Wednesday, 30 November 2011

English Civil War - A Winter of Discontent - The Campaign Overview

The story so far……….

Week 1

In an unusual break with traditional military logic King Charles gathered his forces and marched northward from Oxford in early October 1643. Shadowed by parliamentary forces lead by Earl Michael de Blondeville, assisted by the mercenary Lord Flasheart, Charles turned and defeated his pursuers at the Shropshire village of Much Wenlock. At the same time the army of the west gained control of Cirencester, Bristol and Gloucester. In reply Parliamentarian forces moved to secure Colchester and then to Reading.

End of week 1.
Week 2

The following week saw Charles meet up with Prince Rupert, and head into Cheshire. On the edges of the village of Bunbury Earl Michael and Lord Flasheart caught up with them once again, and this time inflicted a stinging defeat on the king, sending the Royalist army tumbling southwards once more. With Parliamentary Troops now holding the south coast ports of Dover, Portsmouth and Poole, as well as Arundel, Charles moved quickly to claim Sherbourne and Lyme Regis and block their passage into the West Country. 
End of week 2.

Week 3

Charles and Rupert were joined by Prince Maurice (Ruperts brother), the Duke of York and Lord Byron to fight an inconclusive draw near Dorchester against Earl Michael and Lord Flasheart. This ended the Royalist interest in Weymouth, but enabled them to gain Devon, holding Exeter, Dartmouth and Plymouth. Parliamentarian forces showed more interest in the midlands, bringing Norwich and Birmingham into the fold. A sour note for Earl Michael was the detection and dismantlement of his spy network by Royalist agents.
End of week 3.
The awards gained: The forces of the king, having thwarted the enemy at the battle of Much Wenlock, had supreme (misguided) confidence in their CO. However Charles spent most of the fighting around Dorchester not using his High Independence ability. They then moved into Lord Flashearts tavern, gaining an Untested regiment of horse. Parliament managed to set up a spy network, which was promptly dismantled, and produce an Academy trained regiment (Sir Adam Duckville's foote) which now performs as Superbly Trained.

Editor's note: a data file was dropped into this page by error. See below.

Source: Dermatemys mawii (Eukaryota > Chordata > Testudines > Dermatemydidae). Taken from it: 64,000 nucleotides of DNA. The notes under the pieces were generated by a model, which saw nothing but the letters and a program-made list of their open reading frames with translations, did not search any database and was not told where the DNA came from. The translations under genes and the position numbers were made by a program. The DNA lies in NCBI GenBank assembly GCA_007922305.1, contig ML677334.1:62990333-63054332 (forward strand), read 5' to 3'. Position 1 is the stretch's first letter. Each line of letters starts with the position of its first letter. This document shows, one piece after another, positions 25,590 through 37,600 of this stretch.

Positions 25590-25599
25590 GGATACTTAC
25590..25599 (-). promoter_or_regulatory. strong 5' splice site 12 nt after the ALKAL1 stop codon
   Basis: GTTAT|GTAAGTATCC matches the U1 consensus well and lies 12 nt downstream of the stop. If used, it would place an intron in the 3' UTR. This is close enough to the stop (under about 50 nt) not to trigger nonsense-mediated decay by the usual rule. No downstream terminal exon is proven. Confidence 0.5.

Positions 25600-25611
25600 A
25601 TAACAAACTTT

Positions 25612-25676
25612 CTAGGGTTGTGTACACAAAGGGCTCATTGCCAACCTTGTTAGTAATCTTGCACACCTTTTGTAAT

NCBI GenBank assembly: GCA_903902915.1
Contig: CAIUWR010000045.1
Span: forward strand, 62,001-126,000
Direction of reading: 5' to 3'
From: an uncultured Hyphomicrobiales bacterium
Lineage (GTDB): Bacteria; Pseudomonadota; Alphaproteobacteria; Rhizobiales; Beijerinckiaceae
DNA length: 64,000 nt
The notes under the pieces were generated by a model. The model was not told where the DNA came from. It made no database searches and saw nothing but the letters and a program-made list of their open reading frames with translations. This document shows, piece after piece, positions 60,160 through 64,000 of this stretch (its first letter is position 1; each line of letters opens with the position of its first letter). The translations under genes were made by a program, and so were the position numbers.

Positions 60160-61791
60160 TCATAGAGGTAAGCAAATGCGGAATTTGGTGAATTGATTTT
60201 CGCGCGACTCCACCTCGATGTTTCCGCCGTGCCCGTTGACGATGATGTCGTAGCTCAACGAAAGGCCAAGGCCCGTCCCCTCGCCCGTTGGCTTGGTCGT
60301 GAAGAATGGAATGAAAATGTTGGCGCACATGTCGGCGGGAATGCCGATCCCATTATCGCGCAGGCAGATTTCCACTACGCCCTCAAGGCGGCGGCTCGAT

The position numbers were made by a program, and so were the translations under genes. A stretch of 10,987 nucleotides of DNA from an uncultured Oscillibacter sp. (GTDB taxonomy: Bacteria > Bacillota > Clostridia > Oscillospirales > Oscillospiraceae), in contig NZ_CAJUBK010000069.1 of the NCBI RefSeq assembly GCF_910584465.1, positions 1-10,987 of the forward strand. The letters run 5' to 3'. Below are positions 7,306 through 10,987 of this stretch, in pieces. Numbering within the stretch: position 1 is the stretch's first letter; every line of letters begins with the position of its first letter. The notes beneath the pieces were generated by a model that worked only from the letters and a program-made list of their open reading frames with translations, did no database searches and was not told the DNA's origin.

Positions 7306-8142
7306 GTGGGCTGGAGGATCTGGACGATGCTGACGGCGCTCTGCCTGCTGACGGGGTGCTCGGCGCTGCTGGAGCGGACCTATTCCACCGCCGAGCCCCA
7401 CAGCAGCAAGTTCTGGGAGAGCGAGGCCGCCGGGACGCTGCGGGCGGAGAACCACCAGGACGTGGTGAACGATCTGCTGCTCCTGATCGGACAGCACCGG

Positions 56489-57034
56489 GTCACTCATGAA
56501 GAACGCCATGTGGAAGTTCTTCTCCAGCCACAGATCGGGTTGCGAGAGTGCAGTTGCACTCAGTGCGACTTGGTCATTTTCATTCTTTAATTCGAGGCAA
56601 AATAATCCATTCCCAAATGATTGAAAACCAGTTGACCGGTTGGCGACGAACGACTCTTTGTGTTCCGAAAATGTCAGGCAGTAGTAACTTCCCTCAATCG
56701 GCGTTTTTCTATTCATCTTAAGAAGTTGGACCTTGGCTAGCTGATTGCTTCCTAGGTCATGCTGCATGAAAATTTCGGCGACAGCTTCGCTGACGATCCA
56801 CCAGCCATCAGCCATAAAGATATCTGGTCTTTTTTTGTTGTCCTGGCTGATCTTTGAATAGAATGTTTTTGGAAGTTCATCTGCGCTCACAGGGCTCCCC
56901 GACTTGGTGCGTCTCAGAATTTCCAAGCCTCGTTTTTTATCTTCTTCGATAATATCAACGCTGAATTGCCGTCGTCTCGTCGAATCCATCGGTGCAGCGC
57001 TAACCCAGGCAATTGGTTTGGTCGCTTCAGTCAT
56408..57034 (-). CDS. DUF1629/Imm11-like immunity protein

We are now up to week four of the campaign, and I’ve attached a lovely map with squiggles on it.  The towns with crosses on are the ones held by the Parliamentarian forces, while the circles are the Royalist strongholds.  Perhaps following tradition the Roundheads have claimed Kent and that section of the coastline (although I have no idea what we’re doing in Birmingham, sorry Aidan), while the Royalists have branched out into the West Country.  I’ve added Falmouth because it surely should be on there, Wrexham though is more of a whim.  Overall we’ve seen a victory for each side and now a draw, and we look forward to Cromwell moving out from his constituency and joining the fight.

Week 4

The Battle of Broughton ended in a Royalist proclaimed draw, and, although it was their army which quit the field, gave the King the opportunity to draw up his men to force a decisive battle against the newly arrived Cromwell and his forces.  At the same time he opened negotiations with that well known mercenary Lord Flasheart about a possible transfer to the forces of light.  Little changed in the country for this action, Royalist troops used some of their few ships to sale to Liverpool and capture it, along with securing Chester, and when Parliamentarian troops gained that important regional centre of Wrexham they sacked it and forced them back to the other Roundhead prize; Shrewsbury.  The explosion of the powder magazine in Wrexham did not help the Roundhead cause.